Grief is hard work and we must process it in the many pieces that make us holistic beings. Often we talk about how we emotionally cope with grief, but it’s much more than that. We also must be aware of ourselves physically to keep from getting sick as we travel our grief journey. It’s important to eat balanced meals, and try to get sufficient sleep and exercise. It can feel overwhelming to think about these things when we feel like our world is crashing down, but it also can give us a much-needed focus.
And we should nurture our spiritual selves. Again, this can be like a burdensome task especially because we might be angry with God or our Higher Power. We might doubt that anyone exists beyond the here and now where we live. But asking these questions is part of the grief journey, especially after suicide when a loved one has ended his or her life. The questions feel larger, more difficult to answer. By reaching out spiritually we are allowing ourselves to find help and hope in ways we might not have thought of before.
We often discount the importance of routine in our lives. When we have a suicide loss, it throws life as we know it out the window. We don’t realize how much we miss our routine until it has been stripped away. We are creatures of habit and often we complain about our routines, about the seemingly flatness of daily life, because we are looking forward to the “big” parts of life– the holidays, the vacations. We forget that life is really about savoring the simple aspects and when our loved one dies, we often feel like we missed out on something.
In this confusing and often lonely journey we call suicide grief, there is one aspect that sustains us and guides us, although much of the time it feels hidden from us. Hope. It is hope that keeps us forging forward. Hope helps us to know deep down somewhere inside of us we will one day feel good again. What we each define as hope will vary among us, but the most important part is that we all know it is there. Hope is what life ultimately is about.
For some of us, there is hope that we will see our loved one again in another life, for others it’s feeling the presence of our loved one in some way in our life. And yet for others it’s the sense that we will find purpose in our lives again.
To have hope in our lives, we also have smaller symbols of hope that sustain us in times of sadness and difficulty. This symbol can be as basic as the sun rising in the morning. There is hope in seeing the sun come up, in seeing a new day with a clean slate. While some people might find dread in a new day, the ultimate comfort is knowing that we have a chance to have another opportunity at a new day. Other symbols of hope in our lives can be children, pets, material objects– whatever is important to us in our lives that we grasp when we are in pain and need something to give us relief. For some people, reaching out to others through suicide prevention advocacy, helping people grieve a suicide loss, or in another helpful manner is a way to find hope again.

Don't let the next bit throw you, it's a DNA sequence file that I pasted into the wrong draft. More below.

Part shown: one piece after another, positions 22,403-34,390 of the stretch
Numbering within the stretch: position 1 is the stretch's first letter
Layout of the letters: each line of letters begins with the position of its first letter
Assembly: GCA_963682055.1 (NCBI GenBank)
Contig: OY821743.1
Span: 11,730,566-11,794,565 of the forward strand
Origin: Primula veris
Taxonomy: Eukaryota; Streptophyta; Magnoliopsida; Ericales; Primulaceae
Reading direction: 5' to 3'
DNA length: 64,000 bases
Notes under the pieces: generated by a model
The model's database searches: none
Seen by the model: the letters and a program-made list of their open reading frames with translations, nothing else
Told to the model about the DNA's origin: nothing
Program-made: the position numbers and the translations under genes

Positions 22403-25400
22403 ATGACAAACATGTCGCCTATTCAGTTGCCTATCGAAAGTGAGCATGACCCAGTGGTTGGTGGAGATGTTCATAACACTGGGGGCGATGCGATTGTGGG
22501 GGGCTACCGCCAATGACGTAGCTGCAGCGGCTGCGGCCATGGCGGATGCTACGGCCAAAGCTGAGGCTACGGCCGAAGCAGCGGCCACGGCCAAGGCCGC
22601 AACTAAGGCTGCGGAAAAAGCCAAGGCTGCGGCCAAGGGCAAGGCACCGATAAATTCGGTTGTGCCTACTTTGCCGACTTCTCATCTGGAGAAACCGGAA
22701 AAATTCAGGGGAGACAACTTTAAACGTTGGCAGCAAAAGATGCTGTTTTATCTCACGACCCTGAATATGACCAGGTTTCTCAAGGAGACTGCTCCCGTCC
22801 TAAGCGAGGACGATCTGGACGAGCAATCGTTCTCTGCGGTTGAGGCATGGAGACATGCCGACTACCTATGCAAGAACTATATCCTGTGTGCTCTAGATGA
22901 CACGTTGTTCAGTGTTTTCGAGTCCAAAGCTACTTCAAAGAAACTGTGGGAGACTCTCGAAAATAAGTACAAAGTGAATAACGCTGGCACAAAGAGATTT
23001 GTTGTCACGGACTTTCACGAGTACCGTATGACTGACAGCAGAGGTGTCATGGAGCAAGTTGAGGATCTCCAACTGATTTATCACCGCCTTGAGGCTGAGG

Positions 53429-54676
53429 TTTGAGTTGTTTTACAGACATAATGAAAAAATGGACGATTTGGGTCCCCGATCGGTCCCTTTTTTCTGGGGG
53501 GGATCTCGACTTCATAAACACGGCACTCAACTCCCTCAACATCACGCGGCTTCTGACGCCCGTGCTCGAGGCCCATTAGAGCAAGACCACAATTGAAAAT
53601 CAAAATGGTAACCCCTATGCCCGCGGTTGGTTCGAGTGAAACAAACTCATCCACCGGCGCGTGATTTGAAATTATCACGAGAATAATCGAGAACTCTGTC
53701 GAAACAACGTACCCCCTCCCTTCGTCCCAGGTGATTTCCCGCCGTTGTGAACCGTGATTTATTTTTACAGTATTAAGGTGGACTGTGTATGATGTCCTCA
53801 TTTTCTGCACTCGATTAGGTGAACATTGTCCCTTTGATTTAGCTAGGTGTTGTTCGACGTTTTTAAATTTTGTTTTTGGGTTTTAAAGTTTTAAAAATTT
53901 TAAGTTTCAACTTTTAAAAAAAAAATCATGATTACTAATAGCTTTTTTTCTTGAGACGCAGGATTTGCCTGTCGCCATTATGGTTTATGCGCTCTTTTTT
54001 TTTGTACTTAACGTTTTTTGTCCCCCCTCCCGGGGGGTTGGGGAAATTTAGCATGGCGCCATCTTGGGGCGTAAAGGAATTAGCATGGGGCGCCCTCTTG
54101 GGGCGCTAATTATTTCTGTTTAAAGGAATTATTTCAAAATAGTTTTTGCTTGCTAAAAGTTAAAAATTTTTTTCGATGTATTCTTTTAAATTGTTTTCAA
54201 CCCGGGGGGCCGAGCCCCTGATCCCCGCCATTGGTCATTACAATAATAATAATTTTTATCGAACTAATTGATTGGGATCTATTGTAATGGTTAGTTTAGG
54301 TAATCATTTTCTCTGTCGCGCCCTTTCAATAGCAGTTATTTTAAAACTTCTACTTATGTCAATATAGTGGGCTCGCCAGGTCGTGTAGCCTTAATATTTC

The grief journey we must travel after suicide often is treacherous because we aren’t sure what to expect. Life never prepares us for the kind of grief (and the reactions that tumble after it) that suicide loss brings. We also don’t realize that we don’t have to travel it alone. There are many other people out there who are going through a similar journey (or are much further along on the road) and would welcome some company or a chance to help us. Ultimately, we must find our own way and our own hope and peace, but it’s there waiting for us to discover it.
If a mother can be only as happy as her unhappiest child, the unhappiest of mothers are those whose children have died- particularly when the death was intentional. For them, time seems doubly out of joint. It never feels right to survive a child and particularly one who has deliberately chosen to die.
How to live with the gaping hole? How to stop the self blaming? How to understand this most mysterious of actions? How to get thru the day?
This is the landlord in Brazil. Your son is dead.” That was the moment my unwanted journey to survival began, a search for ‘normal’, after losing our youngest adult son to suicide – death by bipolar mental illness.
Survival is a destination with no map. Cyber Siri, my iPhone “knowledge navigator,” couldn’t provide destination coordinates. I was left to my own devices with my home team: me, myself and I. The priority was fulfilling our son’s wish to be buried in the U.S.; easier said than done considering he left no will- but did leave a grieving Brazilian wife and a maze of Brazil laws and customs.
When you lose a loved one to suicide, the family tree instantly splits – hit by a bolt of lightening: one half dies, one half survives. You can cling to the dead branches as they become brittle and break, taking you down with them; or you can tenderly nurture the surviving branches with life-affirming love and care so the remaining family tree can thrive again, in spite of the precious missing limb.